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[15] speak. Such were traitors. As such, had they met their deserts, they should, at the proper time and on due process of law, have been arrested, tried, convicted, sentenced and hanged. That in certain well-remembered instances this course was not pursued, is to my mind, even yet much to be deplored. In such cases clemency is only another form of cant.

Having now discussed what have seemed to me the necessary preliminaries, I come to the particular cases of Virginia and Robert E. Lee. The two are closely interwoven—for Virginia was always Virginia, and the Lees were, first, over and above all, Virginians. It was the Duke of Wellington who, on a certain memorable occasion, indignantly remarked, in his delightful French-English: ‘Mais avant toutje suis gentilhomme Anglais.’ So might have said the Lees of Virginia of themselves.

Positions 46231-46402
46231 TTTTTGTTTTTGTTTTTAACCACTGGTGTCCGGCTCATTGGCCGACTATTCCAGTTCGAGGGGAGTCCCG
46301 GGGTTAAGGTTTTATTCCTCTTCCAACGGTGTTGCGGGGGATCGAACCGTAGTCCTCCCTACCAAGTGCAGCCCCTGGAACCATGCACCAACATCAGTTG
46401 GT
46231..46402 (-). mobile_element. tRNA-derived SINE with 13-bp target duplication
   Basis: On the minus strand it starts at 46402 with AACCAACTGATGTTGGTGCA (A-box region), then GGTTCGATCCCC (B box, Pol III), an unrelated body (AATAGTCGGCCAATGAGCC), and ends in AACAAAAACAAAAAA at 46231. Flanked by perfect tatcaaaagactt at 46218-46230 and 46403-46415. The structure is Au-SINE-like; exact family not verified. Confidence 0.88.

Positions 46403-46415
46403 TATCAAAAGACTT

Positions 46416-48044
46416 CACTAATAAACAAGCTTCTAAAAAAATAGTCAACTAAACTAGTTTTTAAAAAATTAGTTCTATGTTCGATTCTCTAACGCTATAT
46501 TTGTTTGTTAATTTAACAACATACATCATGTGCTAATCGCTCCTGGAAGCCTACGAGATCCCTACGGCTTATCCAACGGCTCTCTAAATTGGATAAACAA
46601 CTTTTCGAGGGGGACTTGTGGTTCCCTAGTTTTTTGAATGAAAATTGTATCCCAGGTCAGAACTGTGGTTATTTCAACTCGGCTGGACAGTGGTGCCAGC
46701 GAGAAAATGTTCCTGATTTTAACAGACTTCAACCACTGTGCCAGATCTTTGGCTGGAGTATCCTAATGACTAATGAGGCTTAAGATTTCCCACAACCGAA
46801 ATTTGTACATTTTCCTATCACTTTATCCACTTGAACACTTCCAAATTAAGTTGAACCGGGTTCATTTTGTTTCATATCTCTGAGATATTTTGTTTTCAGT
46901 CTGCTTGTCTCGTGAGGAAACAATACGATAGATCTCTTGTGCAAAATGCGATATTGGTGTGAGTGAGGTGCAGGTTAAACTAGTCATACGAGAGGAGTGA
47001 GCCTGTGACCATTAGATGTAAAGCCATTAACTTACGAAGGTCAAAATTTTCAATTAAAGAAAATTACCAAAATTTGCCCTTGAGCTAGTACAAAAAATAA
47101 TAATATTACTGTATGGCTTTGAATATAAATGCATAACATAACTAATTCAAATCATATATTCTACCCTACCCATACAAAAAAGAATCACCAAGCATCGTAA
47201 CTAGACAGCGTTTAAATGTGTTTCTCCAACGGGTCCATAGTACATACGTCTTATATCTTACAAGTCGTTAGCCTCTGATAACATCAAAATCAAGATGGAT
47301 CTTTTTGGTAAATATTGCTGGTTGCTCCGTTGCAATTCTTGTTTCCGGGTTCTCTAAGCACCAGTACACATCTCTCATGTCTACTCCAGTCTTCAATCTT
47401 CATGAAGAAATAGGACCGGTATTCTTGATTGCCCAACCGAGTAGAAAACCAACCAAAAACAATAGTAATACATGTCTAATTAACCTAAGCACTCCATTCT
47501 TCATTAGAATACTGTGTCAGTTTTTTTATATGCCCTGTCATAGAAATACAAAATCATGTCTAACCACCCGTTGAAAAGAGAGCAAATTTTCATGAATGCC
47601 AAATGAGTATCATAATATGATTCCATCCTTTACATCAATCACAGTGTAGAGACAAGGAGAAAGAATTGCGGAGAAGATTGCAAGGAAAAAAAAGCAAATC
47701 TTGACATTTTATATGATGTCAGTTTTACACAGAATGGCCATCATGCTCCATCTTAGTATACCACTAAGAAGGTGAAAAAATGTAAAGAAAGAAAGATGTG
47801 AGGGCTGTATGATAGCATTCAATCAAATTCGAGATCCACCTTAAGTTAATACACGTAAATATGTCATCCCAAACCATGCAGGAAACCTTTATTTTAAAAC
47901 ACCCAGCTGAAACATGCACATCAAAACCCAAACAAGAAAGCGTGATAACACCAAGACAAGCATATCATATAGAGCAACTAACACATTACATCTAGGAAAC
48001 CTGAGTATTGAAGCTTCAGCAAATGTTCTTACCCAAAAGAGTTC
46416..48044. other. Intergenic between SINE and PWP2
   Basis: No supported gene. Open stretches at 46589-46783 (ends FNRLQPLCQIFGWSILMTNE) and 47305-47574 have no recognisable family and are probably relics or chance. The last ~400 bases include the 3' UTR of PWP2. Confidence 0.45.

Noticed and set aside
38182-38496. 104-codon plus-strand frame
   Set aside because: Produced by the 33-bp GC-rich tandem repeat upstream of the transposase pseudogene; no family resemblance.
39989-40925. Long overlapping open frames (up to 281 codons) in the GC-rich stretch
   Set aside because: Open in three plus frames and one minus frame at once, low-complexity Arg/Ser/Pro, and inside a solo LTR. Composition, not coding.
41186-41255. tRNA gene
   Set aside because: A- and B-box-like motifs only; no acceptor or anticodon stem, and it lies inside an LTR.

As respects Virginia, moreover, I am fain to say there was in the attitude of the State toward the Confederacy, and, indeed, in its bearing throughout the Civil War, something which appealed strongly —something unselfish and chivalric—worthy of Virginia's highest record. History will, I think, do justice to it. Virginia, it must be remembered, while a slave State, was not a cotton State. This was a distinction implying a difference. In Virginia the institution of slavery existed, and because of it she was in close sympathy with her sister slave States; but, while in the cotton States slavery had gradually assumed a purely material form, in Virginia it still retained much of its patriarchal character. The ‘Border’ States, as they were called, and among them Virginia especially, had it is true, gained an evil name as ‘slave-breeding ground;’ but this was merely an incident to a system in which, taken by and large—viewed in the rule, and not in the exception—the being with African blood in his veins was not looked upon as mere transferable chattel, but practically, and to a large extent, was attached to the house and the soil. This fact had a direct bearing on the moral issue; for slavery, one thing in Virginia, was quite another in Louisiana. The Virginian pride was, moreover, proverbial. Indeed, I doubt if local feeling and patriotism and devotion to the State ever anywhere attained a fuller development than in the community which dwelt in the region watered by the Potomac and the James, of which Richmond was the political center. We of the North, especially we of New England, were Yankees; but a Virginian was that, and nothing else. I have heard of a New Englander, of a Green Mountain boy, of a Rhode Islander, of a ‘Nutmeg,’ of a ‘Blue-nose’ even, but

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